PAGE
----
The computational complexity at the implant for NEO with architecture 1 and ABS with architecture 3 was 5.5 MOPS/spike/dimension and 0.51 MOPS/spike/dimension respectively. The large (factor 10) difference between the complexities was due to the increased complexity introduced by performing spike detection with NEO.

## Conclusions

In the present paper, we have presented our analysis of various combinations of spike detectors, compression architectures and compression bases with regard to performance in spike reconstruction and spike sorting. The analysis has been carried out at various signal to noise ratios and a reference case was included in which no compression was performed. Due to the inherent constraints of wireless BMIs, which require the minimization of both computational cost and data rate, we have focused on non-adaptive implant designs, i.e. designs where compression is performed with fixed compression bases and a fixed set of compression coefficients is transmitted. This relieves the implant of the computational burden of finding and maintaining an optimal compression basis. For the same reasons, we have not considered methods for dealing with variations in spike shape caused by overlapping spikes, bursting or electrode drift. For the bursting and electrode drift cases however, we reason that the changes in spike shape should not significantly influence performance from the point of view of compression with a fixed generic compression basis. This reasoning is assumed to hold as long as the variation in spike shape caused by bursting or electrode drift is within the range of spike shapes covered by the spike library used to derive the fixed generic compression basis.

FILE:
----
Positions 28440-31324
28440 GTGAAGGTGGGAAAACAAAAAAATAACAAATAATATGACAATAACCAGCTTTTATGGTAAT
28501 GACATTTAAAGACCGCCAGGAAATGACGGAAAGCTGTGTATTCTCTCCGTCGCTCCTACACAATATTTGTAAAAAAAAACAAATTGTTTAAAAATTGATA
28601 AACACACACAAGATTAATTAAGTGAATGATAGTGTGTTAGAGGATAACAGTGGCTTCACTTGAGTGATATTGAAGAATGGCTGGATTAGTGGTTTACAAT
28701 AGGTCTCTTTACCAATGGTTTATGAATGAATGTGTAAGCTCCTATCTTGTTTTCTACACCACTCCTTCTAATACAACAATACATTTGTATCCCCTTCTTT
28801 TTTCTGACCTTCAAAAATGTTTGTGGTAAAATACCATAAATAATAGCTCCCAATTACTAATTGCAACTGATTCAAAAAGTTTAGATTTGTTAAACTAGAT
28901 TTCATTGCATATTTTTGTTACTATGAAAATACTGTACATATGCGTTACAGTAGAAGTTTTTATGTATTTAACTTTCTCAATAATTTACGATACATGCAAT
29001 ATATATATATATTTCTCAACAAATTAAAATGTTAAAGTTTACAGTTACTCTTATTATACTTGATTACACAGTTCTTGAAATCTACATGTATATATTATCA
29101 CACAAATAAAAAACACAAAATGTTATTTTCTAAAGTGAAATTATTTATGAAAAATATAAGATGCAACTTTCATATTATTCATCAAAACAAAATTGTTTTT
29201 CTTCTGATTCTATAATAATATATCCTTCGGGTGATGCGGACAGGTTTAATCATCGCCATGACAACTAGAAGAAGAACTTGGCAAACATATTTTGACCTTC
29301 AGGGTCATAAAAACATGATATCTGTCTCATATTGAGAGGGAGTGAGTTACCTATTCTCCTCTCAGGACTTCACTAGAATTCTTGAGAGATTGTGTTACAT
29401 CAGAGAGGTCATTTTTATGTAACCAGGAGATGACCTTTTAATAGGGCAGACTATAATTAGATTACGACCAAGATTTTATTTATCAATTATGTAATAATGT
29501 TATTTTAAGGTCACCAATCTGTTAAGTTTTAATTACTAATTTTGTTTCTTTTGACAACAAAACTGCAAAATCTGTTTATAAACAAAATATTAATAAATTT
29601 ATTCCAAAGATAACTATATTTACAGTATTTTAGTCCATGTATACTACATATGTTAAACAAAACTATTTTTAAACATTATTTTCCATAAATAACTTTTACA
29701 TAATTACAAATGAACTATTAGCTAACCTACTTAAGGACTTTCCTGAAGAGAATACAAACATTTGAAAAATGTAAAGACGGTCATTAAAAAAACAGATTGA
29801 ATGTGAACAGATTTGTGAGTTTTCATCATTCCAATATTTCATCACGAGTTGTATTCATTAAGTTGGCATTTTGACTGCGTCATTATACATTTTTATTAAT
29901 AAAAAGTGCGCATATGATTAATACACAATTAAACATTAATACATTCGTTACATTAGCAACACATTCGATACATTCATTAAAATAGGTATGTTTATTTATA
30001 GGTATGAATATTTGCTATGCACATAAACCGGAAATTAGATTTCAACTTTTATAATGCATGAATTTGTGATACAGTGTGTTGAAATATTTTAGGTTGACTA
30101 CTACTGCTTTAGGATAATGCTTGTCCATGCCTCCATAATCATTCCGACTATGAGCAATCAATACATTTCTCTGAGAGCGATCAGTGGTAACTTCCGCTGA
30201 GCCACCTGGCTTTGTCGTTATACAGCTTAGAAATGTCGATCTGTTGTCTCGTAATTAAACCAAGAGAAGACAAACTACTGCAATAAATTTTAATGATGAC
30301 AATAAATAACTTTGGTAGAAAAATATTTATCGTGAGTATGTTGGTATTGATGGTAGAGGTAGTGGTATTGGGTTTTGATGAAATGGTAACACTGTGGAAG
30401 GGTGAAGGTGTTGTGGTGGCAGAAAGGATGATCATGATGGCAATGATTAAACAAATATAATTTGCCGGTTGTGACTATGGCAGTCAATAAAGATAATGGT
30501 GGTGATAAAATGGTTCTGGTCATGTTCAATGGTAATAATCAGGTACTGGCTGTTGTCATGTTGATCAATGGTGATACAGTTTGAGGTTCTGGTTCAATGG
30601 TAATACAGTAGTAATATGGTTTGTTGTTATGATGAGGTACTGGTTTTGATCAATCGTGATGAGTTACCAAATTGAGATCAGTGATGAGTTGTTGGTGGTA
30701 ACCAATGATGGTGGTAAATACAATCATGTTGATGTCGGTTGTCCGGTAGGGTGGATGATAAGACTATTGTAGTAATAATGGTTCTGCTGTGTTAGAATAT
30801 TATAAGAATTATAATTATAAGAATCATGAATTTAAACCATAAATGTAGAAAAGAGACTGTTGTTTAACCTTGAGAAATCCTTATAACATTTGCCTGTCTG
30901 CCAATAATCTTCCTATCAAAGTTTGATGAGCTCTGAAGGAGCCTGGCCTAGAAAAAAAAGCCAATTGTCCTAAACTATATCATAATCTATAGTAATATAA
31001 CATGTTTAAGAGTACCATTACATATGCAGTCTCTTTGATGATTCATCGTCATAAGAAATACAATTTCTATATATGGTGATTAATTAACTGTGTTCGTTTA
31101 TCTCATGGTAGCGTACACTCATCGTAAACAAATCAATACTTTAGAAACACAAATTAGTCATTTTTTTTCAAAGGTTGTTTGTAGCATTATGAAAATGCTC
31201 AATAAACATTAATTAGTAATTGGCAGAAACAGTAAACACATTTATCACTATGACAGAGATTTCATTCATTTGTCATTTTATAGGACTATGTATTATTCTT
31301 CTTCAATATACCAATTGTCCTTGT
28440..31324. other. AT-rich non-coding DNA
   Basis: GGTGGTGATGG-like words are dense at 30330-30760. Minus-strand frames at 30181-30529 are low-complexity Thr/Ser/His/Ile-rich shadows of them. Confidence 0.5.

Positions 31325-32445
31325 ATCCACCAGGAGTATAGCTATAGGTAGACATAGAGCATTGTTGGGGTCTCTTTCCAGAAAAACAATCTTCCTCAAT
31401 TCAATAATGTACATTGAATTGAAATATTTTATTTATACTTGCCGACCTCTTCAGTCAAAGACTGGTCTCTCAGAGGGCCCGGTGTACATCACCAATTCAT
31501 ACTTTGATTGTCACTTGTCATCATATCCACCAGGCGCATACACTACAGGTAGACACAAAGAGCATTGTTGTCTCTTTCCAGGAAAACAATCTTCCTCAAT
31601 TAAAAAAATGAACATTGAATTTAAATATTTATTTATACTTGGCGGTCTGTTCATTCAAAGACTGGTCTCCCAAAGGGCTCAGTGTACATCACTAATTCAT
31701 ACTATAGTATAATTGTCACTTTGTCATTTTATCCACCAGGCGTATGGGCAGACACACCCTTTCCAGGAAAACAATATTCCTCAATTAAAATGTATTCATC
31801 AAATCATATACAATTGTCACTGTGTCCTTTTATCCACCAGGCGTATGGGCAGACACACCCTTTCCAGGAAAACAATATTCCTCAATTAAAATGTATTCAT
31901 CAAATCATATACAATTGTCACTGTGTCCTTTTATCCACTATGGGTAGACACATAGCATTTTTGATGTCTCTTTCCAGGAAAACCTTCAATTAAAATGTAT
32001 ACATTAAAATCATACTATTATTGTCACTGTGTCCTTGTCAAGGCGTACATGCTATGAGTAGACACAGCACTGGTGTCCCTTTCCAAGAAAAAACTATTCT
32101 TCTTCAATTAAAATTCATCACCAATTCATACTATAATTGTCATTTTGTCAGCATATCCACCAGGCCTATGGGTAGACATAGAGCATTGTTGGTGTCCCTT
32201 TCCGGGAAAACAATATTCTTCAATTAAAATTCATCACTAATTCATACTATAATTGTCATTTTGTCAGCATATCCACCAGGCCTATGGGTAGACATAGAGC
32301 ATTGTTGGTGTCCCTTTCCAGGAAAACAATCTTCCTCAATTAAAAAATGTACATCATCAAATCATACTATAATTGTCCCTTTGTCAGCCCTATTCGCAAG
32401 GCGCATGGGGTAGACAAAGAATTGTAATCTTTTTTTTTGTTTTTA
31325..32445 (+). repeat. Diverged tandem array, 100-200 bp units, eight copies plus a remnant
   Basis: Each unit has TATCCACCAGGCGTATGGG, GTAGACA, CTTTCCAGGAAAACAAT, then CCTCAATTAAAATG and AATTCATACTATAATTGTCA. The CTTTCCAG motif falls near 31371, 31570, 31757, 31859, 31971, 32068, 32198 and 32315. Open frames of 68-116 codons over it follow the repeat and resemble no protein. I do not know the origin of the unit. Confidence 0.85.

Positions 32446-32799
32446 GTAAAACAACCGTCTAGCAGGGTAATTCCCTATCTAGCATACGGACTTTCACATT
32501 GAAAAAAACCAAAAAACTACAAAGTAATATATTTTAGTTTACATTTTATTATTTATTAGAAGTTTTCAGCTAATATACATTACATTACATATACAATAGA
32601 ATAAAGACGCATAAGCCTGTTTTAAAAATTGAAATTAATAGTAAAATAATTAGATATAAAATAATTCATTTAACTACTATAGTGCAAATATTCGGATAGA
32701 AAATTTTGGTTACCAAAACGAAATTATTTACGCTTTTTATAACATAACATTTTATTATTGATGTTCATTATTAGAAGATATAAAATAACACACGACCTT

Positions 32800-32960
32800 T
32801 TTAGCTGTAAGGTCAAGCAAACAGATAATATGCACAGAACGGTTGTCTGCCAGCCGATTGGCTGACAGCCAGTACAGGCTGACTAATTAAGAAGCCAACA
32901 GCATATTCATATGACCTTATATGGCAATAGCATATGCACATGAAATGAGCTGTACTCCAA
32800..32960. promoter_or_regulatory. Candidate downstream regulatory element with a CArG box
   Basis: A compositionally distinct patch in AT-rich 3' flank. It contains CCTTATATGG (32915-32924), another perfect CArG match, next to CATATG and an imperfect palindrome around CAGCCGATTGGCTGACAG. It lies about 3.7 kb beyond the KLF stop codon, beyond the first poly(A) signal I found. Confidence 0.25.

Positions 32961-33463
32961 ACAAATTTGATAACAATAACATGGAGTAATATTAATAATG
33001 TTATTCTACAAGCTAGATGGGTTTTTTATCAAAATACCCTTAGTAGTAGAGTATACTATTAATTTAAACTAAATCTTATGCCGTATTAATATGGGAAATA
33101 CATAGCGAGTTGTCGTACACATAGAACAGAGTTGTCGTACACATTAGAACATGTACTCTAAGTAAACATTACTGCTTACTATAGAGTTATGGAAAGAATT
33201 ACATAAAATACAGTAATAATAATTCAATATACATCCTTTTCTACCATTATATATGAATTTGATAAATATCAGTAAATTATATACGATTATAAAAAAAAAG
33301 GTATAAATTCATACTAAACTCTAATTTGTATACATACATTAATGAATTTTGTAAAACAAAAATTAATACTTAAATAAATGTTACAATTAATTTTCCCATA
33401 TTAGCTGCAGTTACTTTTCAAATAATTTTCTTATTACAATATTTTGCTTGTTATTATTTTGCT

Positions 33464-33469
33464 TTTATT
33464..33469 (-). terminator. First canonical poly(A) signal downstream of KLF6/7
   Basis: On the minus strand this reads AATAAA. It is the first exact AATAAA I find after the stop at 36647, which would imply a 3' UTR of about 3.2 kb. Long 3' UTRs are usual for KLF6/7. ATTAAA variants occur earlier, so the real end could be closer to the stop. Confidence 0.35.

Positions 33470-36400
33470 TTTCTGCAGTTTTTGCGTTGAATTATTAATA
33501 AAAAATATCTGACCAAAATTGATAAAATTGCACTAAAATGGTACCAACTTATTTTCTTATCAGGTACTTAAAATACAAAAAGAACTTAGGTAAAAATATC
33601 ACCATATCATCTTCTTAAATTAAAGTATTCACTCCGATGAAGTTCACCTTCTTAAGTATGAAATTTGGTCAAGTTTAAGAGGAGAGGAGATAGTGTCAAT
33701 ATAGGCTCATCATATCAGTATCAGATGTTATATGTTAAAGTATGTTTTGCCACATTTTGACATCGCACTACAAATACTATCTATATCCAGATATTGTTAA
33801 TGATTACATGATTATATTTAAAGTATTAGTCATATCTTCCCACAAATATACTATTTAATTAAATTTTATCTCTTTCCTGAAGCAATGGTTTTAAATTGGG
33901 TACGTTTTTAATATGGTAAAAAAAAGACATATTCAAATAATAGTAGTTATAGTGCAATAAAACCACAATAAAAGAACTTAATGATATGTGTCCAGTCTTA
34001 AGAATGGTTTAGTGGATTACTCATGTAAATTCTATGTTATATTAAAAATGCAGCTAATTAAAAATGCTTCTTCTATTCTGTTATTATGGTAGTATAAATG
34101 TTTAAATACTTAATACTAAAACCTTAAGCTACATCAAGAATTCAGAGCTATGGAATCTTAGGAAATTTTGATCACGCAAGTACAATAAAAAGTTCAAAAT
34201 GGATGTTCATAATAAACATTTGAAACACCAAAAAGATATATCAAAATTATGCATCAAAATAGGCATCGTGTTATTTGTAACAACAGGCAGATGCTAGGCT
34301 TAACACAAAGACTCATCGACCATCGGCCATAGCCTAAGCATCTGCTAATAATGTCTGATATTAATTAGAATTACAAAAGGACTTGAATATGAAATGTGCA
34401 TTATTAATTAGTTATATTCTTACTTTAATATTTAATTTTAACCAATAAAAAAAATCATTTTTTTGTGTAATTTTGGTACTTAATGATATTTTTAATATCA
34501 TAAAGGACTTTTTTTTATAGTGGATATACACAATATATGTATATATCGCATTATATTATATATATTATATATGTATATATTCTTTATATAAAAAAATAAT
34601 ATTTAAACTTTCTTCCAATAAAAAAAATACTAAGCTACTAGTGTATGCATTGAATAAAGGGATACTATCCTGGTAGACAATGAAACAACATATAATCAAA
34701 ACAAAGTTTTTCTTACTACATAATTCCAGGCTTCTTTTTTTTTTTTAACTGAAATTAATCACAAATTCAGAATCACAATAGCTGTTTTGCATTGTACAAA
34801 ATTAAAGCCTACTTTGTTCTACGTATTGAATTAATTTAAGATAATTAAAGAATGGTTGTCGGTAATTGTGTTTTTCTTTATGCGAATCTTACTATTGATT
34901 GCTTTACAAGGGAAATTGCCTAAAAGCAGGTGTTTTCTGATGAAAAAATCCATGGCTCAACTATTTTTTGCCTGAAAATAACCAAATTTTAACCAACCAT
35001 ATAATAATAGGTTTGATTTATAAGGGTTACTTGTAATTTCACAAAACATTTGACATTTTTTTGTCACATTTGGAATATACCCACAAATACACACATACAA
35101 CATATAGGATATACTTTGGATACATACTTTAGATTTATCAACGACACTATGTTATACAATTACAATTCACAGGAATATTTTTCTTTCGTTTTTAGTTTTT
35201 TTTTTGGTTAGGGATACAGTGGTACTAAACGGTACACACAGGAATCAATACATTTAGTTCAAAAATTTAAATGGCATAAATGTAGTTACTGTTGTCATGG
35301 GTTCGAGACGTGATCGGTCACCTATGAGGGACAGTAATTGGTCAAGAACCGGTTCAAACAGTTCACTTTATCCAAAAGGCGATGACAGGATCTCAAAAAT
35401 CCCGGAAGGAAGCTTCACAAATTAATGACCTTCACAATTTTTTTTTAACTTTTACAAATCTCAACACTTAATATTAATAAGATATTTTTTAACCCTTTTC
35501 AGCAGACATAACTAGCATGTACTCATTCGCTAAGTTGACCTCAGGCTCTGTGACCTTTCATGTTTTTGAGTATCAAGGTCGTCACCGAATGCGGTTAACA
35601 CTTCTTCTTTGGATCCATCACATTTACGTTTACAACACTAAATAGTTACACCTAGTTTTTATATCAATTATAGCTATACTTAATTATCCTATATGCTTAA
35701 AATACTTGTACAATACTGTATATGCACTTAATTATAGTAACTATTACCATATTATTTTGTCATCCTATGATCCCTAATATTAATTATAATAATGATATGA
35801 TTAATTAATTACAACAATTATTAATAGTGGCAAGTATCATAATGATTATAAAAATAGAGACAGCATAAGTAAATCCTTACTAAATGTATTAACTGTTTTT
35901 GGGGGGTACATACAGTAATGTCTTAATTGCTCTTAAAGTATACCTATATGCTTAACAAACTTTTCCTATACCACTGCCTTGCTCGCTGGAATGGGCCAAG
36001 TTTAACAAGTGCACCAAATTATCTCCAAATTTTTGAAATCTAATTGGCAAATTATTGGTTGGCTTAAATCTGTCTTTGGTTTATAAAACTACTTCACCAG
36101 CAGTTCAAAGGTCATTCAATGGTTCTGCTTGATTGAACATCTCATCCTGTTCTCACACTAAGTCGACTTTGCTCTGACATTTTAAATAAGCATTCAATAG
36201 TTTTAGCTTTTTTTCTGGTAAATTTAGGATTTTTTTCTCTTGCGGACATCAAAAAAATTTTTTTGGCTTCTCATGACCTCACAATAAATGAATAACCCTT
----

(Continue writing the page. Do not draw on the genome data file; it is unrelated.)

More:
The first part of the analysis indicates that given the appropriate choice of spike detector and system architecture, spike waveform compression with a fixed basis derived by singular value decomposition (SVD) of a set of empirically obtained spike waveforms is beneficial compared to using a generic basis such as the Haar wavelet basis or downsampling when no measures are taken to optimize coefficient selection. Also, the *fixed 2* basis provides close to optimal performance, given that at least four compression coefficients are transmitted. This is due to the high degree of sparsification (dimensionality reduction) and the compact distribution of significant coefficients in the lower end of the coefficient spectrum, which facilitates a high degree of compression without the need for searching for the most significant coefficients (the first coefficients are transmitted). In order to maximize performance in spike sorting, spike alignment is needed and can be established either by waveform-shifting or by spike detection with the nonlinear energy operator (NEO). However, this benefit of the NEO detector is only present at high SNR and the NEO detector is an order of magnitude more complex than the absolute value threshold detector (ABS). From the point of view of spike reconstruction, the choice of architecture and spike detector are of minor importance, while the choice of a compression basis and dimensionality are critical – the SVD based bases being the most beneficial in the absence of optimization procedures for compression coefficient selection for the other bases.